In some lightning passages, I did.
In Sachin’s sixes, did you see Bradman?
In some hits of Sachin
I saw the wings of swans;
Beings that don’t lose their strength
And fall into the ocean;
Stones that don’t fall from the summits
In Kaakkanaadan, did you see Camus?
In some moments of madness
I heard Camus
Calling Kaakkanaadan “Oh Sisyphus”.
Did you see Ramapurath Varier?
As if I wouldn’t!
Even yesterday I did.
Under the same broken umbrella
In two political showers.
Like the father and son
Of A. K. Ramanujan’s poem –
Getting wet on the left side
On the right side when coming
In swadeshi, did you feel there is videshi?
The strangling in the liberalism?
That the new fertilizer is earth’s poison?
That the new seed is the terminator?
That the new fruit is the loss of paradise?
Do you feel suspicious of faith?
Until the window bars became jail bars.
Until Mattaancheri became Manhattan.
Until the Kuttipuram bridge
Became the London bridge.
Oh, but then,
Where is the bridge
Without another bridge? don’t you think?
In the new shower
Are all the old showers; don’t you think?
One can take comfort that way too.
So then you are not P. Padmarajan?
Translated from Malayalam by K.A.Jayaseelan
1.Well-known lunatic asylum. The three names mentioned in the next paragraph are those of a well-known film director and two writers — none of them now living, as the Malayali reader would know.
2 . Idappally and Ramapurath Varier were two Malayalam poets, (The latter is an ancient poet, the former more recent.)
Mattaancherri is an area in Kochi.
Kutippuram bridge is over the river Bharathappuzha in Malabar,Kerala.
Kaakkanaadan – Eminent short story writer and novelist in Malayalam. Modernist. Existentialist.
Dr. K.A.Jayaseelan- Professor Emeritus, CIEFL , Hyderabad; well known Malayalam poet, internationally renowned linguist. Lives in Hyderabad.
Robinson Crusoe sailed to Shanghai shore
in a fiber boat
anchoring the seventh trade fleet in Yellow sea.
O! Chinese soil and sunlight, my salute!
Trying to find his way to the revolving restaurant,
he roamed around the Bund*:
saw the way, took the elevator to the top,
grabbed a chair.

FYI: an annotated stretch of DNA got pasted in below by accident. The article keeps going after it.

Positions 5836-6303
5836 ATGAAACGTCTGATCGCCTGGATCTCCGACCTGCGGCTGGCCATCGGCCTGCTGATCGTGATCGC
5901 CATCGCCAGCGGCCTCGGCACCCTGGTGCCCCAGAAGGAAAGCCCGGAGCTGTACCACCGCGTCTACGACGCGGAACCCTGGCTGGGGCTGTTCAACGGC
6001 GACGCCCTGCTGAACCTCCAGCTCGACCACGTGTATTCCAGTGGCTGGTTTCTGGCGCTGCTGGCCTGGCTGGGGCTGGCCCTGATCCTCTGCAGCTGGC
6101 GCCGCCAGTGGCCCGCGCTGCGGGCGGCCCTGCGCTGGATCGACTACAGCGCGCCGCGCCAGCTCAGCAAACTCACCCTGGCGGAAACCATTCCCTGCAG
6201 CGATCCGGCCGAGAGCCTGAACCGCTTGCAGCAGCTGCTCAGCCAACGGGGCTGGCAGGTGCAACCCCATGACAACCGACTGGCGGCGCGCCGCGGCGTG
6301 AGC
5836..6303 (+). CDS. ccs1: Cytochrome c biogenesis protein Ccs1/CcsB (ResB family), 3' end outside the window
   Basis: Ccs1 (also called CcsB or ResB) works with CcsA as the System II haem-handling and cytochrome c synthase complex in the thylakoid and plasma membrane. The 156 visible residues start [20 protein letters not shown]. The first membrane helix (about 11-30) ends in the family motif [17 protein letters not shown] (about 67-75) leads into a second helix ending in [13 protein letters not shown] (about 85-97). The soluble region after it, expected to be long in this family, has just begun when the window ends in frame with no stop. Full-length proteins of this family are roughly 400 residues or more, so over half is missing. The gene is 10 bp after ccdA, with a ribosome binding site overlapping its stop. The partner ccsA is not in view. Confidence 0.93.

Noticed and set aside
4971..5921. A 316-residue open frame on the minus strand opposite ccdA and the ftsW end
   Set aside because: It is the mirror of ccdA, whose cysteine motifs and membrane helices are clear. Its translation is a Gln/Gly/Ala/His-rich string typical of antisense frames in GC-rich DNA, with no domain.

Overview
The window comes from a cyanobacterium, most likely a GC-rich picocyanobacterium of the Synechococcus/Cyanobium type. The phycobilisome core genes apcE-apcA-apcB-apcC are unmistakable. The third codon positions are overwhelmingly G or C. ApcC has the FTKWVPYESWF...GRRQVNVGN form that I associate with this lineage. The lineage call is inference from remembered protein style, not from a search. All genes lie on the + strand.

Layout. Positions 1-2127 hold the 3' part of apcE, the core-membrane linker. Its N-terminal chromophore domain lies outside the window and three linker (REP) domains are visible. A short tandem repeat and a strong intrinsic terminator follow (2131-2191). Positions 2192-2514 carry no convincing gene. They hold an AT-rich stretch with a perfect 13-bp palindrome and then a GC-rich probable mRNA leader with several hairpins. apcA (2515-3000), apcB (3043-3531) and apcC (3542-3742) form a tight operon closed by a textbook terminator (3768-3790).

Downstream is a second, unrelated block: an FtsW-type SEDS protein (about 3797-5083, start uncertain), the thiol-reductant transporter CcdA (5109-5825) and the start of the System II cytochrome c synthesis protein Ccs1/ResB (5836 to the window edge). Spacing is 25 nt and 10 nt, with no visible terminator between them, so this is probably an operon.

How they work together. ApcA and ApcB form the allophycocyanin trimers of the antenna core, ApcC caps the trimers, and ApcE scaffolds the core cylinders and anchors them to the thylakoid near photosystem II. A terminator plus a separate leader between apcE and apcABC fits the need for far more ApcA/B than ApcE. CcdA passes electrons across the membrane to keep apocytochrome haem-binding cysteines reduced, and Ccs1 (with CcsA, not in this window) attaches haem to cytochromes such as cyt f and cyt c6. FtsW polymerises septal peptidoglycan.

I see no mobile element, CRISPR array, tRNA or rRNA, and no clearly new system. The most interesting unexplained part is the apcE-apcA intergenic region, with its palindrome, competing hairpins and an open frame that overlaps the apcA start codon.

The restaurant is revolving slowly
may be due to its communist axis,
only leftward, anti-clockwise.
Gazing to his left, Crusoe saw
The Pacific Ocean,
a crouching satellite orbiting the eastern horizon –
the new Confucius of China.
Crusoe felt he is transforming into a character of
Gabriel Garcia Marquez**,
with an innate ability to pulse the earth’s rotation.
The waiter came from the left,
heard with the left ear,
wrote with the left hand
and went to the left.
He came back with duck dishes of three flavors,
and a glass of whisky:
Sir, three choices of Beijing Duck –
Boiled in a mix of salt and pepper: The classical,
what Lao Tzu preferred.
dipped in soya sauce:
what the emperors enjoyed
during the years of revolution.
grilled in salt, pepper, and
flavored with bear- blood sauce:
Mao’s delicacy, during the Cultural Revolution.
Prepared from Chinese ducklings, only the
Ingredients are imported.
Sip by sip
Ascending the heights of whisky
tasting the neo essence of wisdom
hidden in the bone marrows of the past
Crusoe feasted without a hurry,
tasting London, New York, Paris, Amsterdam
and elsewhere in Shanghai,
seeing world as a single trade centre
humanity as a single consumer race.
The restaurant kept revolving leftward, like a
huge clock traveling back in time:
And the world was revolving rightward.
Note: * – The Bund is a waterfront area in central Shanghai.
(Translated from Malayalam by Aditya Shankar)